Filed under: Craft, The Great Outdoors | Tags: camping, Nessmuk, outers, Woodcraft, woodlore
I picked up this old copy of “Nessmuk’s” Woodcraft and Camping at a used book seller recently. This book is a true classic containing essential knowledge for woodcraft and woodlore. If you are looking for a little inspiration to become an “outer” and start roughing it or maybe just spending a little more time outdoors this is for you. If you want to know more about Nessmuk and who he was check out this previous post.
Filed under: Craft | Tags: american craft council, American Craftsman, furniture, Tage Frid, woodworking
Tage Frid was a Danish born woodworker who had a great influence on American craft and furniture making. Immigrating to the US at the request of the American Craft Council he first taught at the School for American Craftsmen and later at the Rhode Island School of Design. His teachings had a great impact on many American furniture makers and played a great role in the studio furniture movement, which encouraged the making of one of a kind pieces of furniture by individual crafts people instead of mass produced furniture.
Preparing boards by hand
While attending Pratt I took several furniture courses where Tage Frid and his teachings served as a basis of knowledge for figuring out how to work with wood. His series of books, Tage Frid Teaches Woodworking was a required reading. All the images shown here are from those books. The vignettes provided detailed instructions on how to complete endless types of joinery and even how to use specific tools.
How to properly handle a band saw blade.
Tage Frid’s teaching and wisdom can also be found in Fine Woodworking magazine, where he was an editor from 1975 til his death in 2004.
Filed under: Craft, Folk | Tags: A Handbook of Rural Skills and Technology, Cloudburst
Cloudburst, A Handbook of Rural Skills and Technology, was conceived of by Vic Marks in the early 1970’s as a guidebook for those wishing to move to the country and begin back-to-the-land lifestyle. Born on Mayne Island, British Columbia and Marks’ books were stuffed with useful information and excellent detailed instruction and illustrations.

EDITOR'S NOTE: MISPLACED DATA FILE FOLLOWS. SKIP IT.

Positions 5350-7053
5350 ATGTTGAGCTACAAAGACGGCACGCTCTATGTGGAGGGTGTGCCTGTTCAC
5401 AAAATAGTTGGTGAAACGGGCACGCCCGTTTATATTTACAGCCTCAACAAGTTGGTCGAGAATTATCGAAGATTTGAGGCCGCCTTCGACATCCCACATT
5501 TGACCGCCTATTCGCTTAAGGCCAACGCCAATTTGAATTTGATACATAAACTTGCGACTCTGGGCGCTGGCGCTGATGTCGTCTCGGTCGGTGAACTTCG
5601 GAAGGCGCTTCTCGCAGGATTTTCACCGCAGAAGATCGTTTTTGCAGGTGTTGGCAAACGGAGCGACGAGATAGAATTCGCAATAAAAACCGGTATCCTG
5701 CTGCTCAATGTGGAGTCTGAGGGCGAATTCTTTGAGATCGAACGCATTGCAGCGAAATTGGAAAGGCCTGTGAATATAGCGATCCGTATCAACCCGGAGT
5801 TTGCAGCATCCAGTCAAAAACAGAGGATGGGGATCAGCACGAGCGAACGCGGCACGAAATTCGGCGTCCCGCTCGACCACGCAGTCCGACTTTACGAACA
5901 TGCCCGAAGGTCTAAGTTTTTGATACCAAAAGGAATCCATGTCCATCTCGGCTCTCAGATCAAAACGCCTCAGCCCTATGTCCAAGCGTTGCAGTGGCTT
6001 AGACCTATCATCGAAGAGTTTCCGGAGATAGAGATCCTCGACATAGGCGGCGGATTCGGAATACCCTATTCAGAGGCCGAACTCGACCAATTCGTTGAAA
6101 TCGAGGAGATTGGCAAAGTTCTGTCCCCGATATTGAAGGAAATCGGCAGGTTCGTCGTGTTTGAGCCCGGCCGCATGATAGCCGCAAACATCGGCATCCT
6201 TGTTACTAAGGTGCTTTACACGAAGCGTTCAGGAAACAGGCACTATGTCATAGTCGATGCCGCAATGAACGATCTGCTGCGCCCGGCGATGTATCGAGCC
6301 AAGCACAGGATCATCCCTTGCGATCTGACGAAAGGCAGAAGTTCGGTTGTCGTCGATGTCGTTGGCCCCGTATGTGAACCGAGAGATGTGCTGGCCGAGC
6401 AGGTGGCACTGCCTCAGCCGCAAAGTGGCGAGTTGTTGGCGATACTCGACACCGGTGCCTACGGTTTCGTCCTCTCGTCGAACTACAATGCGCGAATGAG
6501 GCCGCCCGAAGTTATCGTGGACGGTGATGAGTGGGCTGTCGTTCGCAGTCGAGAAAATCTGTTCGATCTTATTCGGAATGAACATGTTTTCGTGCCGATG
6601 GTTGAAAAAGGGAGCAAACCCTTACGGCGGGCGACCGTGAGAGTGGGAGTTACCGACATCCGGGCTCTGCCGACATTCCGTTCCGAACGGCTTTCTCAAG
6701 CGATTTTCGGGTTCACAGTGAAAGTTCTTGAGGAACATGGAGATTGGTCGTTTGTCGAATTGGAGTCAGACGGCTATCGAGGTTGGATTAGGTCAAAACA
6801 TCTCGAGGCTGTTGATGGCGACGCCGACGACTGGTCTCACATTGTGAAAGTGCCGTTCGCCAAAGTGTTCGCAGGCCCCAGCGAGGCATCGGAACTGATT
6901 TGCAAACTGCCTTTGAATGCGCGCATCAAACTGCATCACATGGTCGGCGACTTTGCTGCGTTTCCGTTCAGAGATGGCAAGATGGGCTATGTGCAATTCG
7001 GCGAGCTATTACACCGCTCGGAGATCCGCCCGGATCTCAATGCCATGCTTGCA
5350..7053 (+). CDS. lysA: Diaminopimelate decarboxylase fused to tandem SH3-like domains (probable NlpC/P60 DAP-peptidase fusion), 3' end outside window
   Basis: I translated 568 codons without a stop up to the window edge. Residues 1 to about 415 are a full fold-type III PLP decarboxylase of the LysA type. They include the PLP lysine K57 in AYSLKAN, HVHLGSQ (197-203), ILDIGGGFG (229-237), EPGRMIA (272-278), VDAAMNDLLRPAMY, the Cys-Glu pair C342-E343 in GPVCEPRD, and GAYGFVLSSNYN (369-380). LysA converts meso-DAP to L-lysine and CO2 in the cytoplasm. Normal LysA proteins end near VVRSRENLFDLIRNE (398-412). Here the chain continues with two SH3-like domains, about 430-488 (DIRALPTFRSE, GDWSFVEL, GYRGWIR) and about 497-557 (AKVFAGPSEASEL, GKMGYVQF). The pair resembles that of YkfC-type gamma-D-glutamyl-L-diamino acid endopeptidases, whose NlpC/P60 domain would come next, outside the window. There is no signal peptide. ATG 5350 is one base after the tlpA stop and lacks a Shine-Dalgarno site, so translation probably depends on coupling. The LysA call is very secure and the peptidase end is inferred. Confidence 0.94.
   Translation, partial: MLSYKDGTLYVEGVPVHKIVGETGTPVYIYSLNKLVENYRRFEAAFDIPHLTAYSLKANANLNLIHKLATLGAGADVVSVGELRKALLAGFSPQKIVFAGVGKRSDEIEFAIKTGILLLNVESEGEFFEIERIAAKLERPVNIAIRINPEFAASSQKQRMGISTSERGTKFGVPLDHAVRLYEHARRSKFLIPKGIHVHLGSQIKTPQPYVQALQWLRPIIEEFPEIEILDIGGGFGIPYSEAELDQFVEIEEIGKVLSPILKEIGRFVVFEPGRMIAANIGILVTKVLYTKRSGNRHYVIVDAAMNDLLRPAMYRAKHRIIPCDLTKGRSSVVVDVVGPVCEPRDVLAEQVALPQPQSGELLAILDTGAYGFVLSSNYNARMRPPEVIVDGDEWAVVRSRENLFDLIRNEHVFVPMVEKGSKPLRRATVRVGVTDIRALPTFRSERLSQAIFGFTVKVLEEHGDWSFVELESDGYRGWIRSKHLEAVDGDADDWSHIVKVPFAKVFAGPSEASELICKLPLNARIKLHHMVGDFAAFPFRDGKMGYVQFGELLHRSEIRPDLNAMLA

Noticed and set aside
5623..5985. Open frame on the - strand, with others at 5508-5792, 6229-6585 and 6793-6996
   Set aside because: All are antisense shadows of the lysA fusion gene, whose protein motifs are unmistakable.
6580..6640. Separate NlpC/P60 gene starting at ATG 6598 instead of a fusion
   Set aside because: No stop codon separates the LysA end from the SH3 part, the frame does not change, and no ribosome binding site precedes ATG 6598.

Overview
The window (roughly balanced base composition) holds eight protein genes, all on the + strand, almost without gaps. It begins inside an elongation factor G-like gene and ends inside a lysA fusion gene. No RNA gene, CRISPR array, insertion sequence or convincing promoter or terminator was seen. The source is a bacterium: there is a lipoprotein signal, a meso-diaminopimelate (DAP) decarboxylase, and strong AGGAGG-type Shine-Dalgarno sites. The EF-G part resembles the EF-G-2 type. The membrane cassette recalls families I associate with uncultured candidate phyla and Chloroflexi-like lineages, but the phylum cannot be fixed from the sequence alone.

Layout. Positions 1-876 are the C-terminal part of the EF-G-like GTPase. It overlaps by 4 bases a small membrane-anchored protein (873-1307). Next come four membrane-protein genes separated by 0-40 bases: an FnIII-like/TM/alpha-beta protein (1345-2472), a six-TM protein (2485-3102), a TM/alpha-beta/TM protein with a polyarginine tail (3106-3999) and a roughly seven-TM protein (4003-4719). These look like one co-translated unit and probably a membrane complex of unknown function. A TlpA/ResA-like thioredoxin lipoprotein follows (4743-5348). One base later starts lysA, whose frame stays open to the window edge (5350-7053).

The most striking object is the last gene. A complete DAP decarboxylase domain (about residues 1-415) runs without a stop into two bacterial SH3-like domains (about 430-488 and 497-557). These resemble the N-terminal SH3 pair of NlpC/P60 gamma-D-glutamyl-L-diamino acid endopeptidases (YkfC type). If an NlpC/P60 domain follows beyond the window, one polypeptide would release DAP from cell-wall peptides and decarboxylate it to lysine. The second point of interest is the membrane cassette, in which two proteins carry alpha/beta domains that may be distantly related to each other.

Some of the skills covered in book above are things like how to build a 16ft personal dome, building a chicken coop, sauna construction, smoking fish, and making cheese. Vic Marks went on to publish several more Cloudburst magazines along with other publications on natural food and at least one book on foraging for edible wild mushrooms and another on poisonous and hallucinogenic mushrooms. A 25th Anniversary edition of Cloudburst was published not long ago by his new press, Hartley and Marks.
Filed under: Craft, Gear, The Great Outdoors | Tags: camp box, camp kitchen, chuck box, patrol, provision box
I have been an admirer of chuck boxes for a while now. These sometimes beautifully crafted wood boxes used to store food and other supplies for camp come in a variety of shapes and sizes and are sometimes called camp, patrol, or provision boxes. They also seem to range in their complexity, some being fairly simple with a few drawers while others have fold out legs and compartments for specific tools.
Image from Dirt Floor Studio
Recently over at Llyod Kahn’s site, he posted about some particularly beautiful chuck boxes made by Dirt Floor Studio. It seems if you are interested in making one yourself there are alot of plans out there online… would be a good Saturday Project.
Image from Dirt Floor Studio
Filed under: Craft | Tags: Lie Nielsen, planer, tools, wood working, workbench